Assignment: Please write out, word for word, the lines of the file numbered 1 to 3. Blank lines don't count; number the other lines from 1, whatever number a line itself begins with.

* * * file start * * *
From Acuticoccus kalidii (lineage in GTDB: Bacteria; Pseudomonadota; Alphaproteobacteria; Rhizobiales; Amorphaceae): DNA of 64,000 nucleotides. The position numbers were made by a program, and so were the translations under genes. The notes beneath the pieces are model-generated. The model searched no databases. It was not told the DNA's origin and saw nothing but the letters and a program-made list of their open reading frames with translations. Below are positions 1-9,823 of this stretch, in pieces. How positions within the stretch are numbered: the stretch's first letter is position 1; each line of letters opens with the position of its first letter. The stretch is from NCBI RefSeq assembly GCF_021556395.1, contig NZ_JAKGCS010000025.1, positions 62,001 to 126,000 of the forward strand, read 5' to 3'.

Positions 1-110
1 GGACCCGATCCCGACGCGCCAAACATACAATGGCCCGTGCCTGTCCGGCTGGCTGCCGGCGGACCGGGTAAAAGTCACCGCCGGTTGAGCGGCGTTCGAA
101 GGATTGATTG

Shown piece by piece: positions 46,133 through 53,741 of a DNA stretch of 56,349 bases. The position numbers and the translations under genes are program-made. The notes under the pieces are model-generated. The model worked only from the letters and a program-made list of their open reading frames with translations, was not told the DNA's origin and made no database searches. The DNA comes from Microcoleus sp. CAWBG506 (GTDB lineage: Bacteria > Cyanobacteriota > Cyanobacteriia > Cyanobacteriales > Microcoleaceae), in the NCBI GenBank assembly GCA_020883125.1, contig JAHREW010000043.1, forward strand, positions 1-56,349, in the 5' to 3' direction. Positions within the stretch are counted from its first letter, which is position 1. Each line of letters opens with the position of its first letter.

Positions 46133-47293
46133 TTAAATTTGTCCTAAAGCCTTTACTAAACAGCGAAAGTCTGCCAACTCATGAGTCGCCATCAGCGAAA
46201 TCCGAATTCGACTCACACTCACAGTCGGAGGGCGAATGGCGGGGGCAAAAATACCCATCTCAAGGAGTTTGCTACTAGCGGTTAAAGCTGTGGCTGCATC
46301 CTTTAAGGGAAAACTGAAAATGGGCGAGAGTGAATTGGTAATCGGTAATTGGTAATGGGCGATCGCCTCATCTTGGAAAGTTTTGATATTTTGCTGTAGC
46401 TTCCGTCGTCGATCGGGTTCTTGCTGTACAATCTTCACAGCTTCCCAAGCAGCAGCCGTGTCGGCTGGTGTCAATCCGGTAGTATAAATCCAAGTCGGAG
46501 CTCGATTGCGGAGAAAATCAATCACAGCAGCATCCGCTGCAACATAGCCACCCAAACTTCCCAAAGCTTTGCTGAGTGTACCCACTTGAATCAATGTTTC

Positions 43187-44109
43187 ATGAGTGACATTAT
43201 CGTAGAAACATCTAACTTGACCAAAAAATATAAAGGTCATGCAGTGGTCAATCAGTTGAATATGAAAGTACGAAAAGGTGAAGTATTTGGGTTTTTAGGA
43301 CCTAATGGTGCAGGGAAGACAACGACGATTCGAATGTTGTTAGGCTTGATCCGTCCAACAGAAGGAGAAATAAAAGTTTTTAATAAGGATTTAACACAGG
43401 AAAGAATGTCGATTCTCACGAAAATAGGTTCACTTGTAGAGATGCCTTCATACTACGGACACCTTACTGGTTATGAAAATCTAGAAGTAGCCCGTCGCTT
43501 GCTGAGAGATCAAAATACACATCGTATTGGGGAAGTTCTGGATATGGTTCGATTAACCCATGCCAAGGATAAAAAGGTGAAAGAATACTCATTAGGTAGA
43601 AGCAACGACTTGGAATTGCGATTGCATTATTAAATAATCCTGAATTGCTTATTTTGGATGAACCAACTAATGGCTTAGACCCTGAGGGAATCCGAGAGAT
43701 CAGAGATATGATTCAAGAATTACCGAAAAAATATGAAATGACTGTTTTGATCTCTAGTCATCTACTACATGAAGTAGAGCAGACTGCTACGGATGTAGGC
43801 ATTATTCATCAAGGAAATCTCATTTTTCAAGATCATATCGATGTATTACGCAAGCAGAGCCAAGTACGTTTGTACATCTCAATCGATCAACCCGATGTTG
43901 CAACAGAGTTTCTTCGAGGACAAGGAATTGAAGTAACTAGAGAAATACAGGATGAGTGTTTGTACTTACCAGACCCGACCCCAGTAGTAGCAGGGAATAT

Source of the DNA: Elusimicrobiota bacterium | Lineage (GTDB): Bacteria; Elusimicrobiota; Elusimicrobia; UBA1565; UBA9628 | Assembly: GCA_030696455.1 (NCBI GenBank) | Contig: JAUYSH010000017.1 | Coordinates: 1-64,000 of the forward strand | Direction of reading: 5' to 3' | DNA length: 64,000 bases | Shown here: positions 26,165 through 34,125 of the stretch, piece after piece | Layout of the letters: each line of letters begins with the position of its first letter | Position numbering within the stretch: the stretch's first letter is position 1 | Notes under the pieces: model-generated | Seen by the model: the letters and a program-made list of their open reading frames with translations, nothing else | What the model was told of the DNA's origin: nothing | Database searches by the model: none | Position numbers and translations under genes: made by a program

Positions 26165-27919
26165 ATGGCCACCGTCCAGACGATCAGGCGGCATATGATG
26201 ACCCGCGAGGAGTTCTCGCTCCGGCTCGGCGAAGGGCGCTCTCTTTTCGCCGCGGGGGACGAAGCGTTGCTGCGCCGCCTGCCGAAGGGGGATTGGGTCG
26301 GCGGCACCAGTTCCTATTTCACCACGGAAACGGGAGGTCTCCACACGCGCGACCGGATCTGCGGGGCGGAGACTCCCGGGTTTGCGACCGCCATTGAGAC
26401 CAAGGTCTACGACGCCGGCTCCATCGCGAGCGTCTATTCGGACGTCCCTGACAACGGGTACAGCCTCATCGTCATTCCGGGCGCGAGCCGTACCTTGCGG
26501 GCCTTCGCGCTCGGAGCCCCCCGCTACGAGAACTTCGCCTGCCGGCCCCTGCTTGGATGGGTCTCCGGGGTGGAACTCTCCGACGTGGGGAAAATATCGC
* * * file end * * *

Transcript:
From Acuticoccus kalidii (lineage in GTDB: Bacteria; Pseudomonadota; Alphaproteobacteria; Rhizobiales; Amorphaceae): DNA of 64,000 nucleotides. The position numbers were made by a program, and so were the translations under genes. The notes beneath the pieces are model-generated. The model searched no databases. It was not told the DNA's origin and saw nothing but the letters and a program-made list of their open reading frames with translations. Below are positions 1-9,823 of this stretch, in pieces. How positions within the stretch are numbered: the stretch's first letter is position 1; each line of letters opens with the position of its first letter. The stretch is from NCBI RefSeq assembly GCF_021556395.1, contig NZ_JAKGCS010000025.1, positions 62,001 to 126,000 of the forward strand, read 5' to 3'.

Positions 1-110
1 GGACCCGATCCCGACGCGCCAAACATACAATGGCCCGTGCCTGTCCGGCTGGCTGCCGGCGGACCGGGTAAAAGTCACCGCCGGTTGAGCGGCGTTCGAA